I like to think that I have nailed the Maillard temperature on my stove. It's my go-to temperature for preheating tri-ply pans, as well as teflon-coated hard-anodized aluminum pans.

After years of relying primarily on tri-ply for cooking, I'm now returning to cast iron. (I lost a perfectly seasoned cast iron pan during a move, and couldn't see myself going through the labor of starting another).

smoke rising

As I preheat my twice-seasoned (once at the factory and once upside down in my oven at 375F for 90 minutes) cast iron pan, I see smoke rising.

Seeing some liquid oil after the second seasoning, I had (carefully and gently) washed (with mild dish soap and the blue-variety scotch-brite) the pan and dried it thoroughly. As I preheat it, it's smoking—despite the washing.

Can I start to cook on a cast iron pan while it's smoking?

It continued to smoke for a few minutes, and I suspect that that means it's not ready for cooking, but I'm not quite sure what the smoke means. Does it mean that the oil has not properly polymerized and it's still burning? Would just leaving it like that (still on the stove at the Maillard setting, not in the oven) for 30 minutes do the trick? (I'm reluctant to use the oven because the drips from the upside-down pan were far too messy.)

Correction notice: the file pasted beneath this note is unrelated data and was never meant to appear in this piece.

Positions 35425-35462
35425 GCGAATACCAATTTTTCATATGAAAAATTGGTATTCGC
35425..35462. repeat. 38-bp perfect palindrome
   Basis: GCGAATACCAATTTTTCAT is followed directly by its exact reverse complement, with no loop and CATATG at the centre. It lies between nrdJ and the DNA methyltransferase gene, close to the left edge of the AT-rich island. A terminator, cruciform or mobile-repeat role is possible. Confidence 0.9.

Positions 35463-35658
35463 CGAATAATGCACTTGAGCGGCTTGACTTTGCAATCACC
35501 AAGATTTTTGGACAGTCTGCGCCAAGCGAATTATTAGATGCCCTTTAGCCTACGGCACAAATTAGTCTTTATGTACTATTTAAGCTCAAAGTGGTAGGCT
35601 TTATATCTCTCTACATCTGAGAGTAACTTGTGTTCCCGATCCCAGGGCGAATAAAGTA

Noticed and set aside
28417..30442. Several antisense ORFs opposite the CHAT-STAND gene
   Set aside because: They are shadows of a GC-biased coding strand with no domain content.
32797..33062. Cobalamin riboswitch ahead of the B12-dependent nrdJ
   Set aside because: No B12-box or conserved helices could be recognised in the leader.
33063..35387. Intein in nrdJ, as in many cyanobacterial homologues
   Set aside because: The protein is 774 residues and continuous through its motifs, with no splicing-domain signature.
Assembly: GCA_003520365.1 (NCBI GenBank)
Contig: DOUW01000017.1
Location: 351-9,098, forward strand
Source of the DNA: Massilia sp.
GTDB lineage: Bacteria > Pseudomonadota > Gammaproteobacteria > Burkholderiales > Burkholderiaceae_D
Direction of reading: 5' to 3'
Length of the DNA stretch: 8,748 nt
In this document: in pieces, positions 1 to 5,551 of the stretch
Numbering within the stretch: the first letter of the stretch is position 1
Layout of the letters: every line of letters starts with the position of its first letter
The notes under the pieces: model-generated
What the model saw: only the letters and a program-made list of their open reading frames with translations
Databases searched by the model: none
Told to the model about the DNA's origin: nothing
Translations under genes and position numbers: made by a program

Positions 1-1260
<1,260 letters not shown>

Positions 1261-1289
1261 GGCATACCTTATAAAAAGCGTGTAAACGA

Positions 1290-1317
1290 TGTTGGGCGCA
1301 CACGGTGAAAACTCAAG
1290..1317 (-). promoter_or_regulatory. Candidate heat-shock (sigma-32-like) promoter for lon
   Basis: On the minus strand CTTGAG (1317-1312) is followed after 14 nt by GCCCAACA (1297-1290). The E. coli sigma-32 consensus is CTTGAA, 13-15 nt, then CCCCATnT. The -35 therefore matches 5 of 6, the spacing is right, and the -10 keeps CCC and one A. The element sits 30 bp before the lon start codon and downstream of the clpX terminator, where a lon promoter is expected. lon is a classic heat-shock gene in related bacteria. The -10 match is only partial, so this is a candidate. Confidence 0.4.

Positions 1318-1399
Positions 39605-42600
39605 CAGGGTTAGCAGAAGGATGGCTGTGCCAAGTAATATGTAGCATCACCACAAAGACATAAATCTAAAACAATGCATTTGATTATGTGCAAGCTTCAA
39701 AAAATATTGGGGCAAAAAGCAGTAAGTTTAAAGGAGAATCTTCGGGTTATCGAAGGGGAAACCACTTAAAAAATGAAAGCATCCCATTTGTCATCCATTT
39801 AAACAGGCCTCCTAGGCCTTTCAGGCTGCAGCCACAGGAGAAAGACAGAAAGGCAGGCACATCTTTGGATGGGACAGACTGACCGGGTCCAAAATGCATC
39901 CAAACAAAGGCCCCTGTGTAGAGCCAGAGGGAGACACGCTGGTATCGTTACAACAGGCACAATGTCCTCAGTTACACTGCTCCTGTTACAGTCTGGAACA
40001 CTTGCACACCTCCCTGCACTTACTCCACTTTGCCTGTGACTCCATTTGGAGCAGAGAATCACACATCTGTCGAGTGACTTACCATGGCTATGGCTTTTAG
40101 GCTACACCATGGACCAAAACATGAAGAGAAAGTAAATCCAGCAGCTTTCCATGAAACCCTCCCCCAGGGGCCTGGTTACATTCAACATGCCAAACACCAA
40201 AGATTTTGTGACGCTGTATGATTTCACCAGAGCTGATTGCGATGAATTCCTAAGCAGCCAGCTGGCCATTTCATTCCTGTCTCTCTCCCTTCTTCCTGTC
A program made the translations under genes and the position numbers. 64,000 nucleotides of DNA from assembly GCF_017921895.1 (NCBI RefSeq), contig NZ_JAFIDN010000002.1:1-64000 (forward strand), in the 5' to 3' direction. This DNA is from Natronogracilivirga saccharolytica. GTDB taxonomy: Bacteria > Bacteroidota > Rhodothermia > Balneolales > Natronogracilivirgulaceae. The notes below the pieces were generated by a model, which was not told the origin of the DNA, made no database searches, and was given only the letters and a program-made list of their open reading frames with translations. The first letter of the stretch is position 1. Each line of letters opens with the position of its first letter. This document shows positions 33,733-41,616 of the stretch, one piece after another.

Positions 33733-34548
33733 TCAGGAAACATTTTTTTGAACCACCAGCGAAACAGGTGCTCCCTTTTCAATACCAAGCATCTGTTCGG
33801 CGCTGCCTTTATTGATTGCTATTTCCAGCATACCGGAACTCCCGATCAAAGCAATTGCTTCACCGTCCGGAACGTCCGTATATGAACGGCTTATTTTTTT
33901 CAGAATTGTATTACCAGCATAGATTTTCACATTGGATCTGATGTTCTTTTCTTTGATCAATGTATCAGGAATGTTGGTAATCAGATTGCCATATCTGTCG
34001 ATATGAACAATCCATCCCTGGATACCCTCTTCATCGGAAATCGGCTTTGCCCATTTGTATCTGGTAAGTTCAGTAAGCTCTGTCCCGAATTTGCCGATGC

1 Answer 1


Yes, you can - for foods that are cooked at high temperatures, like steak, the oil is commonly heated until smoking anyways.

I suspect that the reason your pan is still smoking is due to the fact that you put too much oil when seasoning it - "I'm reluctant to use the oven because the drips from the upside-down pan were far too messy". When seasoning your pan, all you need is the thinnest of coats, and if there is so much extra oil that it drips out, you should wipe most of it out. Having too much oil results in a sticky or tacky surface rather than a smooth patina, and even if you manage to polymerise such a thick layer of oil, it tends to chip off more easily.

  • That makes sense. I thought I was immune to too-much-oil because the pans were upside down in the oven. Duh.. Now it makes sense. To depend on the excess oil dripping out, the pans must also be slanted. Otherwise the excess oil just forms pockets that are now sticky. This is a pair of new pans (used twice), and I now have to figure out whether the cure for the stickiness is to clean them with a harsher pad and restart the polymerization, or to continue cooking with thin layers of oil, while watching out that the flakes will not make it into the food.
    – Sam7919
    Aug 1, 2020 at 15:18

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